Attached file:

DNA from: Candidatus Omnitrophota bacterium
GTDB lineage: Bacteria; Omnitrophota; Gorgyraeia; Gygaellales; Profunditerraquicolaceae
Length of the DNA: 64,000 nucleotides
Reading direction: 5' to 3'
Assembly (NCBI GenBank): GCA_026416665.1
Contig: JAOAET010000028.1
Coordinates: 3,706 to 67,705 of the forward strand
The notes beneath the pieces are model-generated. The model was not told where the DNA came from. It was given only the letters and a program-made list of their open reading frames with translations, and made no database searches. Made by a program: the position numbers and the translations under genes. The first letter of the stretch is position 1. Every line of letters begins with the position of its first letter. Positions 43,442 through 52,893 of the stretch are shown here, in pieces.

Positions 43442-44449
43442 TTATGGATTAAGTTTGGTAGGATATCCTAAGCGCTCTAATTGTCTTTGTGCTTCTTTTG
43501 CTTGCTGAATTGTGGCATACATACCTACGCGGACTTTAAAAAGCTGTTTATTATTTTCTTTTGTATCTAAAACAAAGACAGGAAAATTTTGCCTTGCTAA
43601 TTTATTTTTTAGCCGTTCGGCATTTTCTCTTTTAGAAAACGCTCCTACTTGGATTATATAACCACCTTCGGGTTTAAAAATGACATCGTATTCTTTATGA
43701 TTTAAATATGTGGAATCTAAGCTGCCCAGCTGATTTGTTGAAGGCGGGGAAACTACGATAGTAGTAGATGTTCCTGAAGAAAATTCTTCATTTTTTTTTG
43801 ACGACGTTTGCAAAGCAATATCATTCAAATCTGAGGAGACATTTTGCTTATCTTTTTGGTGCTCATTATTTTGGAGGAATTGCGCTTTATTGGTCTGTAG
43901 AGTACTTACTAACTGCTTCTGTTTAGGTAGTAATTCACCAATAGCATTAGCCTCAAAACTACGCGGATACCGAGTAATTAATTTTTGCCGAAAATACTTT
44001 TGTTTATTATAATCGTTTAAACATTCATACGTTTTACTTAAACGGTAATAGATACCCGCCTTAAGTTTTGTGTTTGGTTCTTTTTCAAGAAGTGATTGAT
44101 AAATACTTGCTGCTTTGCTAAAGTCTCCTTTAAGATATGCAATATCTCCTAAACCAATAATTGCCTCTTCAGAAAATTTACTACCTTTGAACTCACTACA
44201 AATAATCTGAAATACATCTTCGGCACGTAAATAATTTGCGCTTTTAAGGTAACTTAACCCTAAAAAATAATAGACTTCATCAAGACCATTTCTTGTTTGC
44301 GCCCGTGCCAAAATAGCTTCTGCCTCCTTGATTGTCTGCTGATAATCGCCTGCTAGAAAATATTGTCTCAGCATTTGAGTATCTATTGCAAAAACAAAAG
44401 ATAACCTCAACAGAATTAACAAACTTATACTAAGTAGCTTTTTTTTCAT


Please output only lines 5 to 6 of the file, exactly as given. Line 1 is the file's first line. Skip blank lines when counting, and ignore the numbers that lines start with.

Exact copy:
Assembly (NCBI GenBank): GCA_026416665.1
Contig: JAOAET010000028.1